Here's to the American Worker


There's something to be said for the American worker. Their dedication and industriousness make them the backbone of our economy and our communities. As a small-business owner myself, I'm thankful I get to be a part of that tradition. This month, as we recognize the American worker on Labor Day, I want to talk a little bit about my experience.

As you may remember from our previous posts, I grew up on a tobacco farm. It was hard work, and I learned a lot of valuable lessons. Then in 1984, I went into business for myself and opened my first shop with my wife, just the two of us. I worked on cars, handled the ordering, and took care of the customers. My wife did the books. We were off to a good start.

Then, as the business started to take off, I hired my first employee, then my second. Before long, I had to move into a new building and hire even more people! I was always looking to the future, thinking about the next step and how I could improve the business. I thought about how I could be better in my position and with hiring and training new employees.

These are things I still think about today, 40 years later, while I'm still putting in the long hours. Most days, I'm the first guy in the shop in the morning. But I'm okay working long hours, even after all these years. I love to fix cars and keep busy! Being able to work for myself is one of my biggest accomplishments. I have the skill to fix cars - and I get paid to do it! But an even bigger accomplishment for me is being able to hire employees who are also good at what they do. It's hard work to find the right people.

There's one thing I've noticed a lot lately - people have gotten into the habit of thinking it's not possible to succeed in America today. They say the American Dream isn't what it used to be. I don't think that's true at all. In fact, I think it's just the opposite. It's easier than ever to succeed in America.

Think about it - we have so much technology at our disposal. You can get yourself out there and marketing yourself through so many different channels. When I start out, the only place I could really advertise was in the Yellow Pages. It wasn't much, but we made it work. Who knows what would have happened if I had all of this technology back in 1984.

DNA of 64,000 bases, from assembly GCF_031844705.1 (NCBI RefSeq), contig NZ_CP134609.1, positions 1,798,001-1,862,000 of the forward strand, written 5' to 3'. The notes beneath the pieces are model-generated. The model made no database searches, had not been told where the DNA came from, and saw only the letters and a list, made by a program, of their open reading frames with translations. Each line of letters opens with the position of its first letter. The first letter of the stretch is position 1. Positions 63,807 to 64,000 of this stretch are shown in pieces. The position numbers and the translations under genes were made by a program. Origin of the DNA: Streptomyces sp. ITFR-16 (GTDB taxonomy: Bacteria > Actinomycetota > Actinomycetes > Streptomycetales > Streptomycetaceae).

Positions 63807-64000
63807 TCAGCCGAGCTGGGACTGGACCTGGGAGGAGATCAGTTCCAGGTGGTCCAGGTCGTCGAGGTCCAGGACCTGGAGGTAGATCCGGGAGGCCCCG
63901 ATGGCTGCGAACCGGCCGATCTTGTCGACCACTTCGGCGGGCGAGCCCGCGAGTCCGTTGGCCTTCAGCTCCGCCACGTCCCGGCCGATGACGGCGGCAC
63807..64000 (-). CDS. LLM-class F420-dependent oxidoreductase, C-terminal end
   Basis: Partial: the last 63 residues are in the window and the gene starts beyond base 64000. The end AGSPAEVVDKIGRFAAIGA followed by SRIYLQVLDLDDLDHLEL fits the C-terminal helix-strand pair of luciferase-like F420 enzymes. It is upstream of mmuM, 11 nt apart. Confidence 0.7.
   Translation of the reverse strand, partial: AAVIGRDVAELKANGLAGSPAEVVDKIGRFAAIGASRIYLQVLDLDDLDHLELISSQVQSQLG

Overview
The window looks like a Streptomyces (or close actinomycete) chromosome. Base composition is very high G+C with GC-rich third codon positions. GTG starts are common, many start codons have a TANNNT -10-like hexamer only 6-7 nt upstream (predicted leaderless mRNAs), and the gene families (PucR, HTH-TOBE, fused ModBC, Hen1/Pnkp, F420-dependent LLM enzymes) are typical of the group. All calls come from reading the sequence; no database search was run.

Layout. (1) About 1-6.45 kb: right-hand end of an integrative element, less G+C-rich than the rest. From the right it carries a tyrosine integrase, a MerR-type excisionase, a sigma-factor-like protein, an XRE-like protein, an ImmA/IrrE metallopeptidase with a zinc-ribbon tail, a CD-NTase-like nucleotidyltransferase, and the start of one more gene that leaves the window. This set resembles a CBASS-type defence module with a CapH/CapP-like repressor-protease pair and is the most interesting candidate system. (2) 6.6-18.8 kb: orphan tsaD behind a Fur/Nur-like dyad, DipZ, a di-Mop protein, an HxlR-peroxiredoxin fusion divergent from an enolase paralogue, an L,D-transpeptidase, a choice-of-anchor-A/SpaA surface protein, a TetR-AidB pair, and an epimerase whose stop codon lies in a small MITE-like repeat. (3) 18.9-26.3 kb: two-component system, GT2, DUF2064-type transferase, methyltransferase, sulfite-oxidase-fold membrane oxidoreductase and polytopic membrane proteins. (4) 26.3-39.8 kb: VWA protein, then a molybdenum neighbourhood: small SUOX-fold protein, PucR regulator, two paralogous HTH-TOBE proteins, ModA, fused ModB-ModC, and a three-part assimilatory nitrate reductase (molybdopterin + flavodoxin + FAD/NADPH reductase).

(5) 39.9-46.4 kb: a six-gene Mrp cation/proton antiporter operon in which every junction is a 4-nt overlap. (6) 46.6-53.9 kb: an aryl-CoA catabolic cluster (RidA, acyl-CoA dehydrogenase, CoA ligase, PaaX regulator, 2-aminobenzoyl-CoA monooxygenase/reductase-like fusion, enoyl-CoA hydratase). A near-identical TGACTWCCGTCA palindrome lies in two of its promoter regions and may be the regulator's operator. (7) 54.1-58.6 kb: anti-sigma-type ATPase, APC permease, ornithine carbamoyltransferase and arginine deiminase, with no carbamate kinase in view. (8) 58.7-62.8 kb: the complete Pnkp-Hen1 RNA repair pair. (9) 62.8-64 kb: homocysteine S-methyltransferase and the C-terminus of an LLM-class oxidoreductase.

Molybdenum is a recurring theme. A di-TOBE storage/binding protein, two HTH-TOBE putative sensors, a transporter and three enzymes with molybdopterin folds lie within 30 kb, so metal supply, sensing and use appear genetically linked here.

It's also easier to start a business today - pretty much anyone can do it. All you have to do is go online, fill out a few documents, and you're set. Plus you can learn just about anything. The challenge is, you still have to put in the time and effort. But if you do, you'll get a lot closer to finding success. You have to be willing to accept delayed gratification, though. A lot of people today - both young and old - have gotten used to instant gratification for a lot of things. You can't start a business or a brand-new job and expect to buy a new house and car and go on a two-week vacation right out the door. It all takes time.

"The American Dream is Still Alive"

Back in 1984, I struggled with the business side of things. I didn't know how to run a business. But I used what I had learned when I was working on my parents' farm - showing up on time, putting in the hours, and making sure things get done on time.

Today, we have a great group of people working at Quality Plus. They're dedicated and hardworking and I'm proud of them. I know that the shop will run like a well-oiled machine whether or not I'm in on any given day. We found the right people and that itself is a huge achievement. Here's to our team at Quality Plus and here's to the American worker.